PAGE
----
Yes, in my 20 years of writing car reviews that was easily the oddest way I’ve ever started one.
Auto Lock means you pull into your garage and go in the house, and the car just decides to lock itself. So 10 minutes later when you need something out of the back seat you walk out to the garage — and can’t get in the car. You have to go back inside and get the keys.
Disable. Quickly. Save yourself frustration.
Okay, now to the meat: The RDX is a winner. (As long as you can get inside it.)
For 2019 Acura redesigned the RDX, kicking off the third generation of this luxury compact SUV. During its lifetime it has gone from a 4-cylinder engine to a V6 and now, with this third gen, back to a 4-cylinder that produces 272 horsepower. It’s the same engine that Honda uses for their Accord, and it’s paired with a 10-speed automatic transmission.
Those have names of their own, including Base, Technology, A-Spec, and Advance. Even the Base edition comes fairly well-equipped, with a power liftgate, a panoramic roof, heated front seats, and simulated leather.
So we’re talking features that are often upgrades in other cars.
For one week I drove the A-Spec edition, which bumps up to 20-inch wheels and adds some interior touches and ventilated seats.
There are few stand-alone options, but one of those includes all-wheel drive. Otherwise the RDX comes standard with front-wheel drive.
The exterior looks like . . . well, it looks like a compact SUV. There’s not much that can be done to make this segment look unique, but the RDX manages to pull off a stylish, somewhat-edgy look.
I liked the mixture of leather and brushed metal. And there’s something I lovingly referred to as velvet that coated part of the dash. Overall the combination was pleasant and comfortable.
As were the seats. Between the upscale materials and the design, you’re sure to find a comfy setting for any driver in your home.
All the controls are easy and intuitive, with the exception of the touchpad system (which we’ll address when we get to Tech). The steering wheel has a nice feel to it and I even enjoyed the shifter display, although some still aren’t sold on Acura’s design.
Storage space up front is good, and that includes the space residing below the bridge. That’s the only way I know how to describe it. The center console splits into an upper and lower, creating a sizable volume underneath for you to store things like a phone, hand sanitizer, another goodies.
Rear cargo space, however, is sizable, one of the largest you’ll find in this segment. And, to boot, there’s even additional room below the cargo floor panel.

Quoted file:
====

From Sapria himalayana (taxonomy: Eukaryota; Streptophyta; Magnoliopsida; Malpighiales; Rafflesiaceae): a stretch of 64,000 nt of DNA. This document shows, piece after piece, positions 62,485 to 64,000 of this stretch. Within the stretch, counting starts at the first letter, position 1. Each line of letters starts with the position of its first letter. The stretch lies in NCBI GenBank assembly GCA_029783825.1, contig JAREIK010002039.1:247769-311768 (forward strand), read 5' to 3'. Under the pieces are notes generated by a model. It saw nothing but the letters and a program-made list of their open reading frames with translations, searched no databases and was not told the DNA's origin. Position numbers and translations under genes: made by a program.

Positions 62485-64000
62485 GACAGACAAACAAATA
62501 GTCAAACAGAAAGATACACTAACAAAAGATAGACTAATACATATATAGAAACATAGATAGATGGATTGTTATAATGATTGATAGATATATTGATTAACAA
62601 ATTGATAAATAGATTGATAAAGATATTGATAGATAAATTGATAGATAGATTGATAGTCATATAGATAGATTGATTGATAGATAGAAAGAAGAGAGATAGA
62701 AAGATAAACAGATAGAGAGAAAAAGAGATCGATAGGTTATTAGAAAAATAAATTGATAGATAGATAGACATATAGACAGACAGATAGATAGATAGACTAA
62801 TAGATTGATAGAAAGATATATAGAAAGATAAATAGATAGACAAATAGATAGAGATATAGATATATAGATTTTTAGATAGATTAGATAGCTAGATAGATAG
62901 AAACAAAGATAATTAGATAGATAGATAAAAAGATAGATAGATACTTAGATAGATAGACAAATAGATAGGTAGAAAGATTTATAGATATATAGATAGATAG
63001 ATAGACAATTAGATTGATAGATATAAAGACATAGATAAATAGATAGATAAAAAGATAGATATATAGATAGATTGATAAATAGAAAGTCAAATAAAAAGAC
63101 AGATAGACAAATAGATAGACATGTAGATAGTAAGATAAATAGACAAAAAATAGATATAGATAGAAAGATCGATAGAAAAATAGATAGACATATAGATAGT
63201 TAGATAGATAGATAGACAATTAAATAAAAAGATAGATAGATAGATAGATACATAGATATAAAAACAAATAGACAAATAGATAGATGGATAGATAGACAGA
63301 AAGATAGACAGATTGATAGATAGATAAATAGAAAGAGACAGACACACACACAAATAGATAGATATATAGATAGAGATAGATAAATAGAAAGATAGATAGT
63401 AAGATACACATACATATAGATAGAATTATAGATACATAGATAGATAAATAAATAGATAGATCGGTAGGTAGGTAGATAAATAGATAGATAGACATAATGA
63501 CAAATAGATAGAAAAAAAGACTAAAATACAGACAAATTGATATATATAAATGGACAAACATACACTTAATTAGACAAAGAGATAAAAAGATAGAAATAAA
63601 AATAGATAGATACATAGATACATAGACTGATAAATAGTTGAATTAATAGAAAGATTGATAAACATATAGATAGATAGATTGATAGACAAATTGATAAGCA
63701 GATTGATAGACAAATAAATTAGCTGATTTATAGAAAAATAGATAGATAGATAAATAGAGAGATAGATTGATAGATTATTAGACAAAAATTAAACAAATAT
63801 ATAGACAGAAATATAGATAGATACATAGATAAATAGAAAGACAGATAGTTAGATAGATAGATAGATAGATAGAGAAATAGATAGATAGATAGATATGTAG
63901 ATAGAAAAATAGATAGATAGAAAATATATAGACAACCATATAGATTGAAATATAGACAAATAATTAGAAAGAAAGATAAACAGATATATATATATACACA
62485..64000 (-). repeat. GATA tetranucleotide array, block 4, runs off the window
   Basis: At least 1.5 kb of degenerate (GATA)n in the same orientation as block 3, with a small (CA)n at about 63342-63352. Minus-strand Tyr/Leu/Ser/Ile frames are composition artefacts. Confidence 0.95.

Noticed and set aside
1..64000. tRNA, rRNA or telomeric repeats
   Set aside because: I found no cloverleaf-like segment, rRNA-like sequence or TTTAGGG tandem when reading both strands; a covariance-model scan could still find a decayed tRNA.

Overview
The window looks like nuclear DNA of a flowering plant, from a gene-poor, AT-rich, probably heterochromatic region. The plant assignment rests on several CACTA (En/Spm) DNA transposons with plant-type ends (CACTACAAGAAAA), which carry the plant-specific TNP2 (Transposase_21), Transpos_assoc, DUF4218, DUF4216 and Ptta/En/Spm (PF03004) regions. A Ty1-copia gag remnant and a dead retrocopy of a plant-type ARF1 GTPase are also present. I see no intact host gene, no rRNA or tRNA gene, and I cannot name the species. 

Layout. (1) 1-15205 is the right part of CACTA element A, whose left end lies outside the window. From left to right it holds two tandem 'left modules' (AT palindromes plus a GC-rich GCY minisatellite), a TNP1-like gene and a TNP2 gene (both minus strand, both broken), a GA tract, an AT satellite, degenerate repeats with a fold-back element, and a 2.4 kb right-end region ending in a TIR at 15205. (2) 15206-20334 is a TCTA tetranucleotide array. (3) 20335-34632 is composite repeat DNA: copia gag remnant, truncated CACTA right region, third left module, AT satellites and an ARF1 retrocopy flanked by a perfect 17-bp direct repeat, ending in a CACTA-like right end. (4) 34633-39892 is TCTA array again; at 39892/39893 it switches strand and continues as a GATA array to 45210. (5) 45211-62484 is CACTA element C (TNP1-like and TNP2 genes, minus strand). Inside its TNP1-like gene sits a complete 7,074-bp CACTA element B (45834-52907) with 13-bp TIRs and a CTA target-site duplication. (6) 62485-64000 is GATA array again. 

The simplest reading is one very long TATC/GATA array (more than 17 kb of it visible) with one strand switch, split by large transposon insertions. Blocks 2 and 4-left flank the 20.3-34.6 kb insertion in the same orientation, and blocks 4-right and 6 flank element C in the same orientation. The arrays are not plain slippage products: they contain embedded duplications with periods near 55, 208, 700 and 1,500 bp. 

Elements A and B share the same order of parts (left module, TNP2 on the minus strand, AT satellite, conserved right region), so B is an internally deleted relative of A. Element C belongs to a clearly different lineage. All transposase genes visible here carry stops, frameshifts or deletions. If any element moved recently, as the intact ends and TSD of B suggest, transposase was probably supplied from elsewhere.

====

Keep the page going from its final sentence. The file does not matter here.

Acceleration is good with the new RDX. Although they opted to decrease the engine from the V6 to 4-cylinder, they did pump up the torque quite a bit. You’ll never feel cheated off the line.
With that 10-speed transmission I chuckled because it seemed like it was constantly shifting — which it probably was.
Steering and handling were good if not exceptional. You’ll want to experiment between the various settings, such as Comfort and Sport.
The ride is quiet, even over bumpy roads. You’ll get a certain growl if you opt for the A-Spec version. It didn’t intimidate anyone around me but it was fun to hear the RDX show off.
So what you get is a fun, somewhat-sporty ride, exactly what you’d want in a luxury crossover/SUV.
This is where it gets interesting. Acura has pushed all their chips in with a tech interface called True Touchpad.
Just as we’re all getting used to touchscreens, they throw us a touchpad. So you’re not going to see a cursor working across the 10.2-inch screen.
Instead, you’ll touch the touchpad on the part that corresponds to what’s on the screen. So, for instance, if you want to access something that’s in the upper left corner of the screen, you touch the upper left corner of your touchpad.
The idea was that your muscle memory will develop to the point where you can touch the pad without having to spend as much time looking at the screen.
In theory, I really like the idea. It just took me a while to get used to it, and I found I wasn’t crazy about it. I was glad, in other words, that they also include a Home button to bail you out.
Other than that, the RDX has a nice array of solid features. The climate system is easy to manipulate because they’ve given us buttons, bless them.
There’s an abundant supply of the safety features we’re demanding these days, under the umbrella of AcuraWatch. That includes adaptive cruise control, collision mitigating braking, lane departure warning, and forward collision warning.
Apple CarPlay is included. For the time being, Android Auto is not. I gotta believe it’s coming.
The Bottom Line
For several years Acura has had a real player in the luxury compact crossover playground. Completely redesigning the RDX may not have been a necessity, but they’re getting an early jump on everyone else’s changes.
The RDX looks good, it’s a solid, comfortable ride, and the tech is aggressive enough to tantalize many people looking to reward themselves by moving up to a higher price point.
The 2019 model is longer and taller, and interior space is generous.
The second generation was a hit, and there’s nothing to indicate things will be anything but rosy for this third gen. It’s definitely worth a test drive for you.
2019 Acura RDX A-Spec AWD
2.0-liter, 4-cylinder engine
10-speed automatic transmission
All-wheel drive optional (front-wheel drive is standard)
Fuel economy: 21/26/23 combined
As tested: $46,995
Reviewed by Dom Testa
Vehicle provided by manufacturer